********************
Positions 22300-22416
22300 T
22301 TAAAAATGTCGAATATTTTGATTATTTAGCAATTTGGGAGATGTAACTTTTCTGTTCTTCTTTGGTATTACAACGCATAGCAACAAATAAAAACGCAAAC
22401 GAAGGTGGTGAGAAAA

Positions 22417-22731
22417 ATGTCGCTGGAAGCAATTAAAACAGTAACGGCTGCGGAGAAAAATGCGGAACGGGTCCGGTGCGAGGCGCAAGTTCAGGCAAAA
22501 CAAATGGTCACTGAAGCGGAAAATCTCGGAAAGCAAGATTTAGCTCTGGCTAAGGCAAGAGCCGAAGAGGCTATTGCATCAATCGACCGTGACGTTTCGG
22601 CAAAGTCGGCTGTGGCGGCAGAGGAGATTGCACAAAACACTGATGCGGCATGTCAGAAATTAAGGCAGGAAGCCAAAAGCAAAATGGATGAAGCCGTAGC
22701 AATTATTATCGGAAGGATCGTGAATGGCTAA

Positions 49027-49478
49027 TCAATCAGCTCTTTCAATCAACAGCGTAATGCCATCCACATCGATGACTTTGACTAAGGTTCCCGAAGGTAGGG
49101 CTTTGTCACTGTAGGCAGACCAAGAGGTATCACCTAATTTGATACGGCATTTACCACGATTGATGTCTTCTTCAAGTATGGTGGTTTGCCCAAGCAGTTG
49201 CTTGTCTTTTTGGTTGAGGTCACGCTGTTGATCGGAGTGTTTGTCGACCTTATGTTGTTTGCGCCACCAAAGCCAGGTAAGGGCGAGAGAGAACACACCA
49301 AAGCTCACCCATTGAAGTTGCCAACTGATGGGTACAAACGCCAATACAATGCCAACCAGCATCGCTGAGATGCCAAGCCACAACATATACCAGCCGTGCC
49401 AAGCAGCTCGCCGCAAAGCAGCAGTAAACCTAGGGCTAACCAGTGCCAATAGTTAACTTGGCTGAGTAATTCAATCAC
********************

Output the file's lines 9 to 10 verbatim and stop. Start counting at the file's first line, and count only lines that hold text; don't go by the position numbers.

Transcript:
22701 AATTATTATCGGAAGGATCGTGAATGGCTAA

Positions 49027-49478